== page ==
STEP 1: Label.
STEP 2: Table.
Other Sampling Methods
Stratified Random Sample - _________________________________________________________________________________________________
Cluster Sample - _______________________________________________________________________________________________________________
Example: Using Other Sampling Methods
The student council wants to conduct a survey during the first five minutes of an all-school assembly in the
auditorium about use of the school library. They would like to announce the results of the survey at the end of the
assembly. The student council president asks your statistics class to help carry out the survey
There are 800 students present at the assembly. Note that students are seated by grade level and that the
seats are numbered from 1 to 800.
Describe how you would use each of the following sampling methods to select 80 students to complete the survey.
(a) Simple random sample
(b) Stratified random sample
(c) Cluster sample
Inference for Sampling
The purpose of a sample is to give us information about a larger population. The process of drawing conclusions
about a population on the basis of sample data is called inference because we infer information about the
population from what we know about the sample.
It is unlikely that results from a random sample are exactly the same as for the entire population.
Sample results, like the unemployment rate obtained from the monthly Current Population Survey, are only
estimates of the truth about the population. If we select two samples at random from the same population, we will
almost certainly choose different individuals. So the sample results will differ somewhat, just by chance.
Properly designed samples avoid systematic bias. But their results are rarely exactly correct, and we expect them
to vary from sample to sample.
Results from random samples come with a margin of error that sets bounds on the size of the likely error. We will
discuss the details of inference for sampling later.
One point is worth making now: larger random samples give better information about the population than smaller
Sample Surveys: What Can Go Wrong
Sampling Errors
First, we’ll talk about sampling errors. These are mistakes made in the process of taking a sample that could lead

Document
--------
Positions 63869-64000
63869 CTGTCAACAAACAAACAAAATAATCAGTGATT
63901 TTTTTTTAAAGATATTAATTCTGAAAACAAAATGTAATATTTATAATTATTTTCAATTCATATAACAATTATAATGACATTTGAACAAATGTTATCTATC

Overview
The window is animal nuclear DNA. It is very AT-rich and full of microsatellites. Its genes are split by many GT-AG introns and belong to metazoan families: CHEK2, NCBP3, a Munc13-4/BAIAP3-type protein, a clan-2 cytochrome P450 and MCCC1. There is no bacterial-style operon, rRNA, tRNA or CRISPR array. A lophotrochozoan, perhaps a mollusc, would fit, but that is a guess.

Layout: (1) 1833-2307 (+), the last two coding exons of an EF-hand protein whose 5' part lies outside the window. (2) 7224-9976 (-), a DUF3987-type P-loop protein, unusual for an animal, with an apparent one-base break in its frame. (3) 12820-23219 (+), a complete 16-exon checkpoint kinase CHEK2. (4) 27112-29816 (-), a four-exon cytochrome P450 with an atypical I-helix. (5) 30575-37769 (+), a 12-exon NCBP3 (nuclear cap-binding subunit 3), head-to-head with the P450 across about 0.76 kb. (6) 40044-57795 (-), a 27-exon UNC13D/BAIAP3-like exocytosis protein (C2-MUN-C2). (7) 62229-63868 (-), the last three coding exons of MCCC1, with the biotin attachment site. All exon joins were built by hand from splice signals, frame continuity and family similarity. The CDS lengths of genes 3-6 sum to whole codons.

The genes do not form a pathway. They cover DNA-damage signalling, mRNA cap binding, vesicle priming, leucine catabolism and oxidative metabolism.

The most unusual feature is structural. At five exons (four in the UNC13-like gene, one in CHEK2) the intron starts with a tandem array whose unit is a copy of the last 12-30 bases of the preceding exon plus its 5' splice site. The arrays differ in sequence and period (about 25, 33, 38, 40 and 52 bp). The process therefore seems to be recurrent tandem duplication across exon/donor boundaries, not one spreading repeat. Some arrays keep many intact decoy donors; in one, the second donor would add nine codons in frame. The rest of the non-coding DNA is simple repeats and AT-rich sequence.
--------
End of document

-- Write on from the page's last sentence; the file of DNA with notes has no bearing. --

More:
to inaccurate information about the population.
Sampling Frame - _____________________________________________________________________________________________________________
Undercoverage - ___________________________________________________________________________________________________________
Non-Sampling Errors
1. Nonresponse - ___________________________________________________________________________________________________________
2. Response Bias - ___________________________________________________________________________________________________________
3. Leading Questions - ________________________________________________________________________________________________________
Don’t trust the results of a sample survey until you have read the exact questions asked. The amount of
nonresponse and the date of the survey are also important. Good statistical design is a part, but only a part, of a
trustworthy survey.
Ask a sample of college students these two questions:
“How happy are you with your life in general?” (Answers on a scale of 1 to 5)
“How many dates did you have last month?”
There is almost no association between responses to the two questions when asked in this order. It appears that
dating has little to do with happiness. Reverse the order of the questions, however, and a much stronger
association appears: college students who say they had more dates tend to give higher ratings of happiness about
life. Asking a question that brings dating to mind makes dating success a big factor in happiness.